Chinese Premier Wen Jiabao (溫家寶) pressed Saudi Arabia to open its huge oil and gas resources to expanded Chinese investment, media reports said yesterday against a backdrop of growing tension over Iran and worries over its crude exports to the Asian power.
The Saudi kingdom is China’s biggest source of imported oil, and securing energy security was high on Wen’s agenda in Riyadh, in part reflecting concerns about how nuclear tensions and sanctions could unsettle ties with Iran.
“China and Saudi Arabia are both in important stages of development, and there are broad prospects for enhancing cooperation,” Wen on Saturday told Prince Nayef, who is a senior member of the Saudi government, Xinhua news agency reported.
“Both sides must strive together to expand trade and cooperation, upstream and downstream, in crude oil and natural gas,” Wen said, referring to access to extracting oil and gas and then processing them.
The Xinhua report made no mention of any discussion of Iran, whose oil exports to China face pressure from new US sanctions. The US sanctions threat is a particular worry for China, the biggest buyer of Iranian oil. Only Saudi Arabia and Angola sell it more crude.
“Beijing is concerned with the potential response to Iranian bellicose statements and with the spike in oil prices that would ensue from greater turmoil in Syria and Iran,” said Michal Meidan, an analyst in London with the Eurasia Group who studies Chinese energy investment and policy, in an e-mailed research note.
Late on Saturday, the Chinese Foreign Ministry denounced US punishment of China’s state-run Zhuhai Zhenrong Corp.
On Thursday, US President Barack Obama’s administration invoked US law to sanction Zhuhai Zhenrong Corp, which it said was Iran’s largest supplier of refined petroleum products.
“Imposing sanctions on a Chinese company based on a domestic [US] law is totally unreasonable, and does not conform to the spirit or content of UN Security Council resolutions about the Iran nuclear issue,” Chinese Foreign Ministry spokesman Liu Weimin (劉為民) said in a statement on the ministry’s Web site (www.mfa.gov.cn).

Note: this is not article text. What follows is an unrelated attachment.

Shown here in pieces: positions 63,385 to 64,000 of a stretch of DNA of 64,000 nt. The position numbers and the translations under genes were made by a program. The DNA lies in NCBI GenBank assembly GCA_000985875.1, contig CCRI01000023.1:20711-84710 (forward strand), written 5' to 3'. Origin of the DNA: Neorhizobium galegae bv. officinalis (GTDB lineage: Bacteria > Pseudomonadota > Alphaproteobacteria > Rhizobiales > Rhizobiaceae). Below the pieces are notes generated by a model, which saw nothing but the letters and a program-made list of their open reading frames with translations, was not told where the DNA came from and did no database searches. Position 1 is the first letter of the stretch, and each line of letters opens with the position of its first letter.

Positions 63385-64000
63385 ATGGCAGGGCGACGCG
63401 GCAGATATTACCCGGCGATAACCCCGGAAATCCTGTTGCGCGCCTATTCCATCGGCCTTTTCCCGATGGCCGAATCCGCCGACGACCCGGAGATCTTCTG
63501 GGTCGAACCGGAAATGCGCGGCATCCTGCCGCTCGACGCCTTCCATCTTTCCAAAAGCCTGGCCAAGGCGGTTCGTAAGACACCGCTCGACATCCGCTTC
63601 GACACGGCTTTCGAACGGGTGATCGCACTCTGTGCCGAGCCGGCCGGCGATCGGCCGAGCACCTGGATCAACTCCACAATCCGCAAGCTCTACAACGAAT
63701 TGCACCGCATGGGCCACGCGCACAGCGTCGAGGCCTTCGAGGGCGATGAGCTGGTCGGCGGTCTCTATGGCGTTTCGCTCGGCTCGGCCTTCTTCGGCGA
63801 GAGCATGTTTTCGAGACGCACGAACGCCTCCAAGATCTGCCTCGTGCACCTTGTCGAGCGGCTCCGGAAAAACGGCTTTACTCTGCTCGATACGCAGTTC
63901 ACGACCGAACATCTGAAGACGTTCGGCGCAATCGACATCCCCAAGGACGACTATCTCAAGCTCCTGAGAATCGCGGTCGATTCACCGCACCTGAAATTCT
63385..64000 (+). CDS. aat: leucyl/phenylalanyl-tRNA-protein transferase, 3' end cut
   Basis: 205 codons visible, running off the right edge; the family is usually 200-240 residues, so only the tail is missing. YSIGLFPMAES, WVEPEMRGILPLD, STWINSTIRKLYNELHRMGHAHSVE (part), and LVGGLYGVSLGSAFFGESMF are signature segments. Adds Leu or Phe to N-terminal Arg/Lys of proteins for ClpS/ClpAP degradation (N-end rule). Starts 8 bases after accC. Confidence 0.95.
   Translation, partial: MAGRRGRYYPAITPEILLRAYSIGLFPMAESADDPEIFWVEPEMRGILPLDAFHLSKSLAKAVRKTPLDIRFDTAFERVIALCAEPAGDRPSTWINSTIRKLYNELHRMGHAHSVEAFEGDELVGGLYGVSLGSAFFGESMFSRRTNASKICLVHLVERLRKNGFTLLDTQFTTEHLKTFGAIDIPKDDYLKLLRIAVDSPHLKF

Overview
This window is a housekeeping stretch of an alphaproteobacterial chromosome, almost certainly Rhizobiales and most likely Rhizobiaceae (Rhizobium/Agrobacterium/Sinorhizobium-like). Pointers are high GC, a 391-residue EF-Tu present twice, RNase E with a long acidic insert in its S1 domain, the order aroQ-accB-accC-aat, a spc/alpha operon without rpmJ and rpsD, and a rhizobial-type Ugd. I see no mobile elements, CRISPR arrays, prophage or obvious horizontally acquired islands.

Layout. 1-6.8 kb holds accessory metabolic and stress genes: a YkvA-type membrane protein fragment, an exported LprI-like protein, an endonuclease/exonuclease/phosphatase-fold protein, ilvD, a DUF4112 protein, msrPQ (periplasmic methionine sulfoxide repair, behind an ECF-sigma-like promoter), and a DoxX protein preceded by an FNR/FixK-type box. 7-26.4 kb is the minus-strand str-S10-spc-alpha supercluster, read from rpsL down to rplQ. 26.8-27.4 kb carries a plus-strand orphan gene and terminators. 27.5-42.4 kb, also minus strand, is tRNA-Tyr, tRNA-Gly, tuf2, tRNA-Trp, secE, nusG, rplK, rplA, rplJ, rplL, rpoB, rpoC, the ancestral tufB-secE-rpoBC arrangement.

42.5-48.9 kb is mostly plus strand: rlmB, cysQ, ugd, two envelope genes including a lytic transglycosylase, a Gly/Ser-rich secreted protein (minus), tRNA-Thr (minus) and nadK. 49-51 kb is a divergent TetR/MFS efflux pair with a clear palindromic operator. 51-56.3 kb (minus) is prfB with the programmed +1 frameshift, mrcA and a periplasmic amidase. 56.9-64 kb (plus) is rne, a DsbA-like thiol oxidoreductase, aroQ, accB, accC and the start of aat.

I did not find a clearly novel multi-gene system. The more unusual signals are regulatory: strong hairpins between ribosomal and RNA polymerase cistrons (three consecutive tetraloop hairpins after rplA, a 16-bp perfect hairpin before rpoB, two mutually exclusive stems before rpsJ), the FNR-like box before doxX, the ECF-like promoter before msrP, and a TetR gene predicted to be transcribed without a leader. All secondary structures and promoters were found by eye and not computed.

“China expresses its strong dissatisfaction and adamant opposition,” Liu said.
The Obama administration said its sanctions against the Chinese company and two other firms are part of a broadening effort to target Iran’s energy sector and press Tehran to curb its nuclear ambitions, which Western governments say appear aimed at developing the means to make atomic weapons.
China cut oil imports from Iran in January and February last year in a commercial dispute over contract terms, and has been looking for alternative supplies.
Yet China is unlikely to dramatically boost crude imports from Saudi Arabia, even with the Iranian worries, Meidan said.
“In the likely event that Iran will offer discounted oil, Chinese traders will buy more Iranian barrels and could consequently reduce their Saudi imports,” she said. “Wen will therefore need to convey both commercial and diplomatic realities to Saudi Arabia, China’s No. 1 source of crude imports, and ensure that bilateral ties remain on steady footing.”